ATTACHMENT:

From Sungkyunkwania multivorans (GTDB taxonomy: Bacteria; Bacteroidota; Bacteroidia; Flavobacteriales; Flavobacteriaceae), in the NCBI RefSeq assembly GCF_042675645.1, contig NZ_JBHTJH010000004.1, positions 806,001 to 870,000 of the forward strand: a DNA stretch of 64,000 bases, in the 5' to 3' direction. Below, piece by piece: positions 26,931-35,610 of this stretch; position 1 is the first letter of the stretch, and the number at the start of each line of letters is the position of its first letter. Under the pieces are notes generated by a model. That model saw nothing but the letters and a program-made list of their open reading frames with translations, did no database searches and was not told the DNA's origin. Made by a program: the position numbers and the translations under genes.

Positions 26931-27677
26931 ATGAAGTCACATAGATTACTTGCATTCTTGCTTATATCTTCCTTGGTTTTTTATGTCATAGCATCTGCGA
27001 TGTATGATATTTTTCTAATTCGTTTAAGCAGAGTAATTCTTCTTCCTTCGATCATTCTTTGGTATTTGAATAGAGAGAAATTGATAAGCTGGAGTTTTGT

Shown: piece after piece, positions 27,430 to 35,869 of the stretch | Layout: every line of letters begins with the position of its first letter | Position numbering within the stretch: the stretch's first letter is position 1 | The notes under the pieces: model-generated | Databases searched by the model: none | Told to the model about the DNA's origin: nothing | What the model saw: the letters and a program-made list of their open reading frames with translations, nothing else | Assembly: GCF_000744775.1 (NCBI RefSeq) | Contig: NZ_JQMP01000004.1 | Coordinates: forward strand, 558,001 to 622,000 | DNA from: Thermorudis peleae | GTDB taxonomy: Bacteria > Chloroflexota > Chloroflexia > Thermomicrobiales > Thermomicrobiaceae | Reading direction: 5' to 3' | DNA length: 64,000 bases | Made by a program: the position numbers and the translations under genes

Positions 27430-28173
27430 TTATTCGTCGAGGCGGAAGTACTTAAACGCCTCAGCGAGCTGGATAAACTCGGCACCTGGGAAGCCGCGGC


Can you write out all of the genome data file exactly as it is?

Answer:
From Sungkyunkwania multivorans (GTDB taxonomy: Bacteria; Bacteroidota; Bacteroidia; Flavobacteriales; Flavobacteriaceae), in the NCBI RefSeq assembly GCF_042675645.1, contig NZ_JBHTJH010000004.1, positions 806,001 to 870,000 of the forward strand: a DNA stretch of 64,000 bases, in the 5' to 3' direction. Below, piece by piece: positions 26,931-35,610 of this stretch; position 1 is the first letter of the stretch, and the number at the start of each line of letters is the position of its first letter. Under the pieces are notes generated by a model. That model saw nothing but the letters and a program-made list of their open reading frames with translations, did no database searches and was not told the DNA's origin. Made by a program: the position numbers and the translations under genes.

Positions 26931-27677
26931 ATGAAGTCACATAGATTACTTGCATTCTTGCTTATATCTTCCTTGGTTTTTTATGTCATAGCATCTGCGA
27001 TGTATGATATTTTTCTAATTCGTTTAAGCAGAGTAATTCTTCTTCCTTCGATCATTCTTTGGTATTTGAATAGAGAGAAATTGATAAGCTGGAGTTTTGT

Shown: piece after piece, positions 27,430 to 35,869 of the stretch | Layout: every line of letters begins with the position of its first letter | Position numbering within the stretch: the stretch's first letter is position 1 | The notes under the pieces: model-generated | Databases searched by the model: none | Told to the model about the DNA's origin: nothing | What the model saw: the letters and a program-made list of their open reading frames with translations, nothing else | Assembly: GCF_000744775.1 (NCBI RefSeq) | Contig: NZ_JQMP01000004.1 | Coordinates: forward strand, 558,001 to 622,000 | DNA from: Thermorudis peleae | GTDB taxonomy: Bacteria > Chloroflexota > Chloroflexia > Thermomicrobiales > Thermomicrobiaceae | Reading direction: 5' to 3' | DNA length: 64,000 bases | Made by a program: the position numbers and the translations under genes

Positions 27430-28173
27430 TTATTCGTCGAGGCGGAAGTACTTAAACGCCTCAGCGAGCTGGATAAACTCGGCACCTGGGAAGCCGCGGC